In the New LAPD, Height Doesn't Make Right

You must be this tall to read this column.

But not to join the LAPD.

In adopting a no-minimum-height rule, the Los Angeles Police Department joins the Federal Bureau of Investigation, the Los Angeles County Sheriff's Department and almost everyone except the United States Marines and the Autopia ride at Disneyland.

Get the barrage of jokes out of the way first: the ones about cops needing booster seats at Winchell's, about cops more likely to be killed by an inflatable air bag in the patrol car than by a bad guy.

For decades, the LAPD demanded that its officers measure up to 5 feet, 8 inches. Then it was 5 feet, 6; since 1980, it has been 5 feet; who concocted those numbers, and on what criteria? Who knows?

Five feet barely qualifies as "tall" at all, except for jockeys and ball turret gunners. Sixty inches is only eight above the minimum height for driving one of the bumper cars at Autopia, and the age requirement there is 7 years old.

Yet short people--especially women who are not quiet as cloistered nuns--are often described in condescending terms like "spunky," or the repellent "feisty." Who would doubt that Sen. Barbara Boxer or attorney Leslie Abramson--now technically recruitment material for the LAPD on height alone--could kick butt and take names as needed?

Federal law prohibits height-weight requirements without "specific performance-related reason," which in the NBA would include guarding that 7-foot-7 Romanian center with the Bullets. But for Edith Perez, the barely 5-foot police commissioner, there is no "rational relationship" between height and "what police officers do."

The no-minimum rule is not entirely about protecting the department's legal flanks, even though Chief Willie L. Williams' memo cited legal advice that a height requirement could run the risk of "future liability and the possibility of a class-action lawsuit," perhaps from women and Asian Americans.

The no-minimum rule is not even about rough justice, although if, as they say, men have spent centuries trying to persuade women that size doesn't matter, what went round has now come round.

No, this is about that new LAPD, the one that supposedly values brains at least as much as brawn, the Archimedean police force that employs levers and pulleys to get the job done instead of brute strength or low cunning, that takes on the corporate motto, "work smarter, not harder."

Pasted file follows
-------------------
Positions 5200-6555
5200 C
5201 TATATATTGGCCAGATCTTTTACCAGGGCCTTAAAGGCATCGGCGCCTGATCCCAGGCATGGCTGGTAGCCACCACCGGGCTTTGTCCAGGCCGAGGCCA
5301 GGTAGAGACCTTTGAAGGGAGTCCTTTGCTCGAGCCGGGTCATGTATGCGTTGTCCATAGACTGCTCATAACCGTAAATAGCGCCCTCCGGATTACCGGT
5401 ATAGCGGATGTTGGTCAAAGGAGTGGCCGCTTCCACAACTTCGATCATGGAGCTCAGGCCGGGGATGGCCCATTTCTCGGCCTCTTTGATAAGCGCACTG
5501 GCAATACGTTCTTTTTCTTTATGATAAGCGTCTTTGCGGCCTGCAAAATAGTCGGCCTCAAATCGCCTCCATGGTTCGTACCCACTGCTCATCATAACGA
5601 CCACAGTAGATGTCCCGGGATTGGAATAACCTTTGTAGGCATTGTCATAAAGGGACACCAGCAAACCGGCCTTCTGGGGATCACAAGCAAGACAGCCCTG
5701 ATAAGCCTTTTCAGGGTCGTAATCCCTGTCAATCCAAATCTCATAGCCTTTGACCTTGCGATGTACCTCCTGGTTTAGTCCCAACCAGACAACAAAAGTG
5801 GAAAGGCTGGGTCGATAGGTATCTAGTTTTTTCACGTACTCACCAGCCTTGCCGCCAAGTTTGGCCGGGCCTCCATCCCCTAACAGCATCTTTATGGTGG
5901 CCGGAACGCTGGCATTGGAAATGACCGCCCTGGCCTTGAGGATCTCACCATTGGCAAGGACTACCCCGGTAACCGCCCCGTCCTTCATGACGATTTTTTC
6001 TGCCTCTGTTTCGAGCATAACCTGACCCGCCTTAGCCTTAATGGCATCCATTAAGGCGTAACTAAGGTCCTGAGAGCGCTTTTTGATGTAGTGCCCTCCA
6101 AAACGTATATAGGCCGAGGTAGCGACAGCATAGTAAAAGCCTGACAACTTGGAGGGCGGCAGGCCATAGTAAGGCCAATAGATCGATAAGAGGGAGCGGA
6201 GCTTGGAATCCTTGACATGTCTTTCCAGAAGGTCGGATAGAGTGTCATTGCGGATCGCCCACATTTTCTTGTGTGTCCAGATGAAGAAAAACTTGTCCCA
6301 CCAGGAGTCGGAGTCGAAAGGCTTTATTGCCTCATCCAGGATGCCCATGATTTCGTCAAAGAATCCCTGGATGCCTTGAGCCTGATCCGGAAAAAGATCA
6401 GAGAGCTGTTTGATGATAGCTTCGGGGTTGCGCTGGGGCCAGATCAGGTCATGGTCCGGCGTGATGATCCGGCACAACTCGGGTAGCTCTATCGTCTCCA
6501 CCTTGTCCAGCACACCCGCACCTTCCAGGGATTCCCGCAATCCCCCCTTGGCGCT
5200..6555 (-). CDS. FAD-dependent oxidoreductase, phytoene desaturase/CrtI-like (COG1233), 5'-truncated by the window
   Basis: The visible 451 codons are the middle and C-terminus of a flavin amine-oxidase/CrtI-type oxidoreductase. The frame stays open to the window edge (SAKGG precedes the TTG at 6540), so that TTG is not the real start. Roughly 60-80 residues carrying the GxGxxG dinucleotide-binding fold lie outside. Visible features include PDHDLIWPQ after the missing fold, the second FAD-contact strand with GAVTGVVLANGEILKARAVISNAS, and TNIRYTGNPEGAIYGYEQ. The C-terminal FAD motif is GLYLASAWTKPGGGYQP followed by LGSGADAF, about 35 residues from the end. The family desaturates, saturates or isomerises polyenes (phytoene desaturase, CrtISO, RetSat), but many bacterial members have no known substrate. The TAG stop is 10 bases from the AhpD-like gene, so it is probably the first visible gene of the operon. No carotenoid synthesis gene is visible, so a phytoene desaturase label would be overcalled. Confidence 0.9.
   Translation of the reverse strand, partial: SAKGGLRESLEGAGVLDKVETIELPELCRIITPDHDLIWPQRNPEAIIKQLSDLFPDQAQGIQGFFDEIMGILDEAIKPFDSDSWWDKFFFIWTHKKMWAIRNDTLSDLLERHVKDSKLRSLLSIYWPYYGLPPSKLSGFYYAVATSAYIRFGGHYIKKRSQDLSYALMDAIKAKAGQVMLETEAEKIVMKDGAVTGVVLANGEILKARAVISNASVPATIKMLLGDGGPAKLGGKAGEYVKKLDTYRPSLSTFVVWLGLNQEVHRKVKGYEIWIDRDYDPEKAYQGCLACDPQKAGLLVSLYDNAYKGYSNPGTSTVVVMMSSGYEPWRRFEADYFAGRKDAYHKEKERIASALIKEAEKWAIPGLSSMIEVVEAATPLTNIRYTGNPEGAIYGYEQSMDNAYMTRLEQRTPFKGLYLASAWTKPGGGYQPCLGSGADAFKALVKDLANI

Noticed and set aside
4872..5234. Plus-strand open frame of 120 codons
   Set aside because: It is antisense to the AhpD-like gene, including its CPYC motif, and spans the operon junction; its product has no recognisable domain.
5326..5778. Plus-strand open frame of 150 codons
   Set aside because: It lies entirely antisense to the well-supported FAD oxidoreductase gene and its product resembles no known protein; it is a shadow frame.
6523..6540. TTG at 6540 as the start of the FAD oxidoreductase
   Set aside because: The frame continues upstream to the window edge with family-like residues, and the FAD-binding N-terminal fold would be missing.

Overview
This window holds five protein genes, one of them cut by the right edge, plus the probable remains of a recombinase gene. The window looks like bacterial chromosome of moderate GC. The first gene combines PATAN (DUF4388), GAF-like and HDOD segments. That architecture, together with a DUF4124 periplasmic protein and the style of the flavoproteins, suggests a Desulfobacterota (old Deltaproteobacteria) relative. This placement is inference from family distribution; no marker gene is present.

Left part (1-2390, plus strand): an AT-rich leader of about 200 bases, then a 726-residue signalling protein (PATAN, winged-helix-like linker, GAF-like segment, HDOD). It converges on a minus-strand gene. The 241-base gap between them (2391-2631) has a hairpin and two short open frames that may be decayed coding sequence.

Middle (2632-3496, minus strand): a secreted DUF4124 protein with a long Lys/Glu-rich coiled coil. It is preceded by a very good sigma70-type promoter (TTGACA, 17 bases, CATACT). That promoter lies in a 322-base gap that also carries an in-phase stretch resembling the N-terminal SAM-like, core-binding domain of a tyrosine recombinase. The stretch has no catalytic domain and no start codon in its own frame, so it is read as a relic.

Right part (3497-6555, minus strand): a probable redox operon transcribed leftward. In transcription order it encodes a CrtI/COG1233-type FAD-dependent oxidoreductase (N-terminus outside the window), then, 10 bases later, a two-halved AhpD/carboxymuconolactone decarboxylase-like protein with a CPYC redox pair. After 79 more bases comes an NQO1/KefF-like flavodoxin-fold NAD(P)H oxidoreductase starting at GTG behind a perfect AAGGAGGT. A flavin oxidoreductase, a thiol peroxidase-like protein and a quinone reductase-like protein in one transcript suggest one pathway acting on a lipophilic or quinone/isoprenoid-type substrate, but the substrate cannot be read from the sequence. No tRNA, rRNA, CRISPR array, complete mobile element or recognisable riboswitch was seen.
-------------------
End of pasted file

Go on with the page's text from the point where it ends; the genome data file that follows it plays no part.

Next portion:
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Now, some officers think the LAPD has thrown out every yardstick, not just the 5-foot one, in the press to add cops to meet Mayor Richard Riordan's pledge, to diversify the force to meet the Christopher Commission standards. Age requirements went in 1992. (Remember that ballyhooed 59-year-old rookie who bailed out?) The only thing that has not yet fallen is "the wall," a 6-foot cliff that has to be climbed to graduate from the Police Academy.

Charlie Duke--SWAT sergeant, 6 feet, 230 pounds--is old-guard, two years from retirement, and it isn't the no-minimum height that bothers him; every standard "has been lowered, as they've been lowered time and time again."

Jeri Weinstein is more than a dozen years younger than Charlie Duke, and a foot shorter, and hasn't she taken a load of crap about that in her nearly 14 years on the LAPD? But both of them wear sergeant's stripes and on some matters you'd say they see eye to eye.

The height requirement is a relic, she says, but getting rid of it isn't necessarily going to make for better cops. We may not need cops as big as all outdoors, but we do need cops with more upstairs.

"We have people on this job who cannot write. I guess they can read, but I'm not sure about that. We have people that have no common sense. We've hired people who've turned out to be major problems. . . . If we want to have a quality police department we need to take a look at our standards," she says.

"It doesn't matter how many blacks we have, how many women, how many Asians. We need quality people. You can have a college degree and not be a smart person. You can have no college degree and be totally suited for this job."

To look at Weinstein, you wouldn't think she belongs out there--she knows that. "But I've got good common sense, I speak well, have a command presence. I know my job. And I know my limitations."

"You can be 6-foot-5 and not have any of that."

The Weinstein Rule for Better Police:

"We need higher standards, not height standards."

Today, Los Angeles has a police department with no minimum height requirements. But what Los Angeles also has is a department that still has to figure out how to measure up.

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